« Reply #10 on: April 21, 2022, 08:09:51 AM »
Stack, you can rotate the stars and sun above the map or rotate the earth beneath them.  Just use the sun as a reference to determine the time of day for any given location.  This is an important point so let me know if you (or I) understand everything

And at any time of the day looking north would follow the same direction as lines of longitude and be almost parallel to them.  So your NY directional arrow needs to straighten out by a few degrees to the right, but your London arrow is perfect.
From the surface Earth looks flat.  From space Earth looks round.  Now what?

Online SteelyBob

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Re: New Star Map
« Reply #11 on: April 21, 2022, 08:10:16 AM »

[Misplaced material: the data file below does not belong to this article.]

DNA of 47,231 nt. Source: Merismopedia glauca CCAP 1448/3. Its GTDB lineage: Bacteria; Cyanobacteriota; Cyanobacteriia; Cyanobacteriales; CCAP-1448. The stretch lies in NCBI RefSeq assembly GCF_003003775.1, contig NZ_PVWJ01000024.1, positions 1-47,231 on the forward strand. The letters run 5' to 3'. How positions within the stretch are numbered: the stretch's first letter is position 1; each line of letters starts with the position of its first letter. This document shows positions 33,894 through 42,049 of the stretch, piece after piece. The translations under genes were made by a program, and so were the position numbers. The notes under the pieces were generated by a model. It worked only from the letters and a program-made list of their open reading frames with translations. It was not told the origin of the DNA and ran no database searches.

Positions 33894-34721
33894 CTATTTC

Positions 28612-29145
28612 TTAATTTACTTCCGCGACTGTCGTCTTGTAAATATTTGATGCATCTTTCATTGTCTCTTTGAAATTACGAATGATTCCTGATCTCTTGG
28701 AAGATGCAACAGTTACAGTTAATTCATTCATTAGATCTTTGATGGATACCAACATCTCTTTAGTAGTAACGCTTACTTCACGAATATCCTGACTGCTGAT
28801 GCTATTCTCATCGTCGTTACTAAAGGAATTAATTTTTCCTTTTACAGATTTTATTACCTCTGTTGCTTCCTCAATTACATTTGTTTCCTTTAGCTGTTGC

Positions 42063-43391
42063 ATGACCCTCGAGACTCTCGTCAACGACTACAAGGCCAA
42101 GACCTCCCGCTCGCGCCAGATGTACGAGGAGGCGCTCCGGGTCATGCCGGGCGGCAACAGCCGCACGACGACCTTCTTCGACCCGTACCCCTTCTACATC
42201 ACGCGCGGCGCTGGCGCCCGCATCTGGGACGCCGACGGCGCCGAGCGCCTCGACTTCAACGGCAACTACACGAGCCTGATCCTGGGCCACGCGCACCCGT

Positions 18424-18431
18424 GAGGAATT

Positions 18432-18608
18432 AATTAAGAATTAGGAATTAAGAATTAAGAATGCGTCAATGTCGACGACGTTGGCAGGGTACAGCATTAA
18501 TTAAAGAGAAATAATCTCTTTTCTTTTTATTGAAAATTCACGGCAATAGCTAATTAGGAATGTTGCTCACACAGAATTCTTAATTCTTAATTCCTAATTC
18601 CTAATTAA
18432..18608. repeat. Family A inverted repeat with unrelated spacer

Based on the position of the sun it's about 12pm in London and 7am in NY.   The direction of north is correct.

You have the same problem that the more common north-centred monopole FE map has with the Southern Hemisphere and the southern pole star (sigma octantis). If two observers are at different longitudes, both in darkness, then if they look to the pole (north in your case, so London / NY works) they are facing in divergent directions looking at the same thing. That cannot be the case.

I’ve never seen this adequately explained here - responses range from distraction or outright refusal (it can’t be dark in those places at the same time) or just flat out odd (they’re looking at different stars that look the same). What’s your explanation?